Would the court never allow an appeal if it came to their attention that an autistic man went Pro Se and two days later settled a case? Would that not raise a few flags and perhaps find cause to hear the appeal? You should have seen the amount of emails and things I was saying before and immediately after the settlement. I was all over the place and difficult to deal with. I was incorrect about the law time and time again. I was, as I said, in a near manic mode at that time.

    That's what I think gives me grounds to appeal. I wonder if anyone has ever brought such a challenge. There is a first time for everything, right? I think this qualifies as a "mistake" while under duress. This could be another added ruling to conditions that warrant appeal. Am I crazy for believing this? I do plan to talk to an attorney when I am able to afford it. I might be along on crazy island here but if you knew what I was like at that time you would understand. And I can bring forward an army of people that would testify to what I am like in those moments and what i was like at that particular time.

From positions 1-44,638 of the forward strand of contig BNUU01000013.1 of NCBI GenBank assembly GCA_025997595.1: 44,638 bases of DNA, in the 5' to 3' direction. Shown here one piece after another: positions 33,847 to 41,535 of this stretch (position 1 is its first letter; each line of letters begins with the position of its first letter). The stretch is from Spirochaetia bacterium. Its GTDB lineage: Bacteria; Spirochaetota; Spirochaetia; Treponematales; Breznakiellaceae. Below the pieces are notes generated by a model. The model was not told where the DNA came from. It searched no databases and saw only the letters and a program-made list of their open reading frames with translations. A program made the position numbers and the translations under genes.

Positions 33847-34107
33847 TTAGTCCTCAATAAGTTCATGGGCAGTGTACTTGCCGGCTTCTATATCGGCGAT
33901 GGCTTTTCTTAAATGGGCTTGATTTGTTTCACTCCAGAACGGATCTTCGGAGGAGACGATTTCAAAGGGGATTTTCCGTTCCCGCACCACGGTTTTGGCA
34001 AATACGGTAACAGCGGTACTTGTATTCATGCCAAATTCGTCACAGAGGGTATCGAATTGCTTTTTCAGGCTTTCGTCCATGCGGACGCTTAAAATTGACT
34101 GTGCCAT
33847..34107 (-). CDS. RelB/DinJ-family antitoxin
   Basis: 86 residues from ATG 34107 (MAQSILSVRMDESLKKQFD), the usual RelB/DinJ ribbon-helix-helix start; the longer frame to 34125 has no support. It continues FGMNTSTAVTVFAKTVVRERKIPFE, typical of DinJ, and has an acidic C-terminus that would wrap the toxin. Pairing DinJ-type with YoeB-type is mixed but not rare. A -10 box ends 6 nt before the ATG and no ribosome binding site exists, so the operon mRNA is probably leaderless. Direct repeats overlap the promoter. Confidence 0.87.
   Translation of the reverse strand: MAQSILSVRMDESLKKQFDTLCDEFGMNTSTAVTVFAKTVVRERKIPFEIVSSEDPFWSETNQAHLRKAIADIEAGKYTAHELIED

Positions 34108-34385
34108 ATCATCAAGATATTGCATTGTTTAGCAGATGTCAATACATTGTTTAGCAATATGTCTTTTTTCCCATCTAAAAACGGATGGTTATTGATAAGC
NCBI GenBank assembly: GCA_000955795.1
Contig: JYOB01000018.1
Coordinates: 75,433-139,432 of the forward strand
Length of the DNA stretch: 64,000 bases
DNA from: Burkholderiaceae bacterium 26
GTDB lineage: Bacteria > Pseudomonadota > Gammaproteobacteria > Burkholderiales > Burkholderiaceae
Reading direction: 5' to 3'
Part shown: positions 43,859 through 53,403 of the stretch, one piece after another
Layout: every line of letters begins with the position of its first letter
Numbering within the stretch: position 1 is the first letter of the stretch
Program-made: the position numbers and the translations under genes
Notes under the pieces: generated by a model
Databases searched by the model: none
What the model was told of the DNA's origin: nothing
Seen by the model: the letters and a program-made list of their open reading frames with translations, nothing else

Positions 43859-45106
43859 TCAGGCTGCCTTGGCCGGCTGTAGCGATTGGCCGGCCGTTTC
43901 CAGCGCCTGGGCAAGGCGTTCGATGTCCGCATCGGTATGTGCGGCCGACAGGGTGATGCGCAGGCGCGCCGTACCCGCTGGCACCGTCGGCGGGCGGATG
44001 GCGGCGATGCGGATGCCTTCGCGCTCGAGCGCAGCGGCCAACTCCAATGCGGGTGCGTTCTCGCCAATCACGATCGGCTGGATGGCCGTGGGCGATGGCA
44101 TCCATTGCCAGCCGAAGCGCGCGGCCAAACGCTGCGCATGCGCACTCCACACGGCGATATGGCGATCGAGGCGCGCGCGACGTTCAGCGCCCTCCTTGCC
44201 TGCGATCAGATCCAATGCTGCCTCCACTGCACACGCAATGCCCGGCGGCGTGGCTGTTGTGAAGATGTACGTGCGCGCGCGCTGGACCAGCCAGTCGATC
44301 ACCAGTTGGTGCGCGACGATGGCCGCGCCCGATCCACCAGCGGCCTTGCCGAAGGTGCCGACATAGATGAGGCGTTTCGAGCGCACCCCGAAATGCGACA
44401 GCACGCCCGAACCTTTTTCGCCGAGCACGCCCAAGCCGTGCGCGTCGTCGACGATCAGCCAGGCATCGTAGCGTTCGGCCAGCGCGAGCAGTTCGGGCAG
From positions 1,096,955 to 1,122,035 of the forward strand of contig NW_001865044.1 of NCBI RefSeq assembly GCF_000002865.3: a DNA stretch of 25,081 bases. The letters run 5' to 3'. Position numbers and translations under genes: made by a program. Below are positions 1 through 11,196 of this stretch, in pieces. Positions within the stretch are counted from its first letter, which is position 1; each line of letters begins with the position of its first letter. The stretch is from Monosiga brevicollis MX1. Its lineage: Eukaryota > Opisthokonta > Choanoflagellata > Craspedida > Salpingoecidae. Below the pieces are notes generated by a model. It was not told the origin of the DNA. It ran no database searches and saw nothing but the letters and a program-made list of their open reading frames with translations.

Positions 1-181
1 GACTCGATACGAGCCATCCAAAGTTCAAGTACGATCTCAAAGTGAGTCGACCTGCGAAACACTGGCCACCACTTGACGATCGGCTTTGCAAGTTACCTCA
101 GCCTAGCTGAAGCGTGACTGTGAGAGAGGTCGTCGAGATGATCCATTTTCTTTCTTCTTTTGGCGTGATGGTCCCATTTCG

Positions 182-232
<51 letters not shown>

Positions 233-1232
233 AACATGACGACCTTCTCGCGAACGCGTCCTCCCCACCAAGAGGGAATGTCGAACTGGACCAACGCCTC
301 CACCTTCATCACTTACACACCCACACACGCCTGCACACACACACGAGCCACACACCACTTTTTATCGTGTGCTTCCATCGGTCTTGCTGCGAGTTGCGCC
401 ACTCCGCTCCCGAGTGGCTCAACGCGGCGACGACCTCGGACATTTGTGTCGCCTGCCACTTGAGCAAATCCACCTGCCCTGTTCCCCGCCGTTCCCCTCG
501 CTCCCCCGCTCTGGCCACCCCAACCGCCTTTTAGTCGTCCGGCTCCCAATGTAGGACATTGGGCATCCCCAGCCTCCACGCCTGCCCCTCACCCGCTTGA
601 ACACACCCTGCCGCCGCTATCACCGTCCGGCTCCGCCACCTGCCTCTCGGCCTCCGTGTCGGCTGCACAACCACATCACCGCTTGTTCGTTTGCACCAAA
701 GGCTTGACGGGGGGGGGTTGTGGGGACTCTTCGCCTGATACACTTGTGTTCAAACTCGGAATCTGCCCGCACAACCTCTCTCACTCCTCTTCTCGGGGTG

Last edited: Mar 7, 2014
  4. Proserpina

    Proserpina Moderator

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    Do you work?

    Yes, I'm asking for a reason.
     
  5. desertized

    desertized Law Topic Starter New Member

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    Self employed. In the process of selling my business. I have an unusual job where I make 90% of my money in August and September. I have to sell because I spent it all and then some on my attorney and settlement, etc. I work out of my home and rarely have to talk to clients. I am a sports handicapper.
     
  6. Proserpina

    Proserpina Moderator

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    This right here ^^^^.

    You can't claim that your health problems are the reason you want to appeal, while you're self employed and running your own business despite these issues.

    I get that you're basically wanting to throw everything at the wall hoping something will stick, but you're running on empty here. Sorry.
     
  7. desertized

    desertized Law Topic Starter New Member